New 2014 California LLC Rules May Impact You
Effective January 1, 2014, if you conduct business through a California limited liability company(“LLC”), the LLC will be subject to a new set of laws called the California Revised Uniform
Limited Liability Company Act, or RULLCA.
This new law will completely replace current law and will apply to all LLCs formed in California, including those formed prior to January 1, 2014.
While much of the new law is similar to current law, significant changes include:
• Clarifying fiduciary duties and identifying when those duties may be altered or eliminated in an operating agreement;
• Defining conditions for dissociation of a member from an LLC, including when a member may withdraw from an LLC and the resulting impact on the member and the LLC;
• Enacting new provisions governing LLC capitalization;
• Changing the priority between the operating agreement and the LLC’s articles of organization when a conflict exists between the documents;
• Establishing limitations and restrictions with regard to the indemnification of members and managers from liability for money damages arising from a breach of duty; and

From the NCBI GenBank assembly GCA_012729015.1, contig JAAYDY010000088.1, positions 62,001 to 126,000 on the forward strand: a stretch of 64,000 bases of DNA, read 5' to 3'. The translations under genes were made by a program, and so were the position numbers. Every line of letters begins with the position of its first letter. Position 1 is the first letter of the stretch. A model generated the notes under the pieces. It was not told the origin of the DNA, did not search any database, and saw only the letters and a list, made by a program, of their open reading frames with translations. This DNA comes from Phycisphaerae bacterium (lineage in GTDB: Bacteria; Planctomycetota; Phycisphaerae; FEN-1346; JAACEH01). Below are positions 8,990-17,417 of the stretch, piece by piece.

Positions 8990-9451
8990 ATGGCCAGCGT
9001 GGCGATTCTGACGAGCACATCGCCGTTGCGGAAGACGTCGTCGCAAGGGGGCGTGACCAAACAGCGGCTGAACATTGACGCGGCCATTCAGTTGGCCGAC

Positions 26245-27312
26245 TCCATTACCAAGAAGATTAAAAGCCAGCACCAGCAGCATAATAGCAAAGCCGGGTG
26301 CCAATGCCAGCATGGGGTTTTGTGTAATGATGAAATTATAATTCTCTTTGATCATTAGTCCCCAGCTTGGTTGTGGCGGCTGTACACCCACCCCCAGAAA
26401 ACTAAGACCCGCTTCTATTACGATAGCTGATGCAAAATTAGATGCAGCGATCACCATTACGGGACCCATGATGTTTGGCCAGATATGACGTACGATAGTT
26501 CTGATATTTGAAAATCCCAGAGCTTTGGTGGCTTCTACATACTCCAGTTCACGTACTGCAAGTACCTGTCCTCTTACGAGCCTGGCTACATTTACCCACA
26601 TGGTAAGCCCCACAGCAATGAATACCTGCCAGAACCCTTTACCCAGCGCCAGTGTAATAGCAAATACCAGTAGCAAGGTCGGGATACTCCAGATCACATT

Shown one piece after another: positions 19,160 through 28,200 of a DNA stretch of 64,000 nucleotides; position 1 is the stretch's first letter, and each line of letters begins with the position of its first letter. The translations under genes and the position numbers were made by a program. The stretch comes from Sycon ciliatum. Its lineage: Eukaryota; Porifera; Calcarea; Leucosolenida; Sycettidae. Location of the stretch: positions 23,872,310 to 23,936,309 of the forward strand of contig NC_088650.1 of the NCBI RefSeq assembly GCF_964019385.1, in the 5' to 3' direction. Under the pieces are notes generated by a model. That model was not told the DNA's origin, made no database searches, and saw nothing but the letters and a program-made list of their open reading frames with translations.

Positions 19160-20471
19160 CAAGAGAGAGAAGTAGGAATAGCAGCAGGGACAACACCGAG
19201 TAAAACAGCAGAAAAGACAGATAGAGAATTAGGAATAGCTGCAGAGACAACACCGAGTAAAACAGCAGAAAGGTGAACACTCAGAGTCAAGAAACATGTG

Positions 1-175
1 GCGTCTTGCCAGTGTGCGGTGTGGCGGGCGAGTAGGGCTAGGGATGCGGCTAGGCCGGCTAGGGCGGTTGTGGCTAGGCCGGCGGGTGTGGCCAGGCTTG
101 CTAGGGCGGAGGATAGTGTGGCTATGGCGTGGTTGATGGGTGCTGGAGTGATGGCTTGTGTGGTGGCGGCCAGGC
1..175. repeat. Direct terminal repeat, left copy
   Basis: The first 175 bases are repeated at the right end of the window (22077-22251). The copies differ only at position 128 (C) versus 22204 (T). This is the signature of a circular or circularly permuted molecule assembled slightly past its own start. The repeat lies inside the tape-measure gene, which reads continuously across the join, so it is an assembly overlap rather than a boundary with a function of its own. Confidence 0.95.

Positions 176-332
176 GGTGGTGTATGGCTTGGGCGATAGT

• Providing a more detailed set of default rules that will go into effect when an operating agreement is silent.
What Should You Do?
To avoid unwanted consequences, the operating agreements of existing California LLCs should be reviewed as soon as practicable and, ideally, before January 2014, to identify any provisions that may (i) not be in compliance with the new law; (ii) need to be clarified or changed to eliminate ambiguity as a result of the new law taking effect; or(iii) raise issues wherein alternatives to the new law should be considered.
Further, any inconsistencies between the operating agreement and the LLC’s articles of organization should be assessed and resolved.
Give our office a call if you have any questions or concerns regarding your LLC.
Law Offices of Daniel H. Alexander, PLC / www.dalexander.com / (800) 530-4529